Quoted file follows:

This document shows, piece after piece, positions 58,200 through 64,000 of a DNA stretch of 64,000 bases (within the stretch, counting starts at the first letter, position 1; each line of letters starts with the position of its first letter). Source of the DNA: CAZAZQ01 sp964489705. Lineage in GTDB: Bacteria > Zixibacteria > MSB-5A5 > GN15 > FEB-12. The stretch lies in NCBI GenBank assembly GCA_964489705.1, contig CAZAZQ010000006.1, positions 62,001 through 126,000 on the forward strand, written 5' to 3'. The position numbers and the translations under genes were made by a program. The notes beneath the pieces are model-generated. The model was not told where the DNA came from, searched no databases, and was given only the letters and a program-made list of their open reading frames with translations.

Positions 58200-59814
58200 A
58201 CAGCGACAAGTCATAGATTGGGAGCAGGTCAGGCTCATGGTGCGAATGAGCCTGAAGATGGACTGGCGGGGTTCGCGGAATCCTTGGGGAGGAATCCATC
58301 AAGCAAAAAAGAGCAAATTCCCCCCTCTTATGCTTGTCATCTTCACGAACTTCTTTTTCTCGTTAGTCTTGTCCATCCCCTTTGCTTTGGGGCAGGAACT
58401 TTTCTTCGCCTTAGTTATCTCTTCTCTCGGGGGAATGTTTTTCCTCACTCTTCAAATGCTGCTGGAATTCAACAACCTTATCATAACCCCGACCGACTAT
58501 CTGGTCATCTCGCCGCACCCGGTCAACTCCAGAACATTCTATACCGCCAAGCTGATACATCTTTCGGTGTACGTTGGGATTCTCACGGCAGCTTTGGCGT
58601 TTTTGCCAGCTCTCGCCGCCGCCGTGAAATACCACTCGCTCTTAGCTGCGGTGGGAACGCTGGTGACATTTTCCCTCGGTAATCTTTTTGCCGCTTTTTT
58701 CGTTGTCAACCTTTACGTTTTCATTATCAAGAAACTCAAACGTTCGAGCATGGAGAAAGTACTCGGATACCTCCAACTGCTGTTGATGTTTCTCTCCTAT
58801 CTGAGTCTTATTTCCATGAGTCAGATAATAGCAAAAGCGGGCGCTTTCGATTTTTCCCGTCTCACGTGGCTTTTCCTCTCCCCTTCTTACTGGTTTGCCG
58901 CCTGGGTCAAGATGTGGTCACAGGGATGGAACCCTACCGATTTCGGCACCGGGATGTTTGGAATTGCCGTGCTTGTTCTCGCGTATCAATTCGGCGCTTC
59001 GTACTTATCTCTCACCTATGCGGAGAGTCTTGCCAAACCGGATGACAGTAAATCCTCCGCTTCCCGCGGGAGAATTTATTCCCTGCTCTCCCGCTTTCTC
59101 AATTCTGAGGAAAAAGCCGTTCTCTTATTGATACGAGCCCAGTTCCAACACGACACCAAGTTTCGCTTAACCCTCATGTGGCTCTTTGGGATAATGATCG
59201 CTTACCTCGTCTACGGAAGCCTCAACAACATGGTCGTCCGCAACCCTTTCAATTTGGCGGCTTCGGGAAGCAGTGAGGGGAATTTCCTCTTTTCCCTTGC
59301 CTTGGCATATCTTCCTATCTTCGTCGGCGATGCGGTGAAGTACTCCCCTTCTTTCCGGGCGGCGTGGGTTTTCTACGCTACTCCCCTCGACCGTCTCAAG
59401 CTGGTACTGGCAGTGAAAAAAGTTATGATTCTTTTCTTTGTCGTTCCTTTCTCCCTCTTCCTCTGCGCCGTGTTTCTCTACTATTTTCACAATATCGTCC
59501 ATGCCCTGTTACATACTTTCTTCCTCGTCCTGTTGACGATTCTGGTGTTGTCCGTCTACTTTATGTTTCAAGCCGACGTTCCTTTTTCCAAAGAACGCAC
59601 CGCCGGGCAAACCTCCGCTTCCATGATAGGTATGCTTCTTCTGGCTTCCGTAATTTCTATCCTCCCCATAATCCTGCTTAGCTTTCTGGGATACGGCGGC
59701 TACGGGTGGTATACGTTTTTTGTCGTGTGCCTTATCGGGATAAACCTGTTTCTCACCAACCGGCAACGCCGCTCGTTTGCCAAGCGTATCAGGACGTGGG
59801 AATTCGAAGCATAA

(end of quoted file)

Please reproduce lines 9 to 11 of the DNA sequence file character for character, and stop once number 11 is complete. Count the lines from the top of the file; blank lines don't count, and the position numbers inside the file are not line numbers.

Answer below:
58701 CGTTGTCAACCTTTACGTTTTCATTATCAAGAAACTCAAACGTTCGAGCATGGAGAAAGTACTCGGATACCTCCAACTGCTGTTGATGTTTCTCTCCTAT
58801 CTGAGTCTTATTTCCATGAGTCAGATAATAGCAAAAGCGGGCGCTTTCGATTTTTCCCGTCTCACGTGGCTTTTCCTCTCCCCTTCTTACTGGTTTGCCG
58901 CCTGGGTCAAGATGTGGTCACAGGGATGGAACCCTACCGATTTCGGCACCGGGATGTTTGGAATTGCCGTGCTTGTTCTCGCGTATCAATTCGGCGCTTC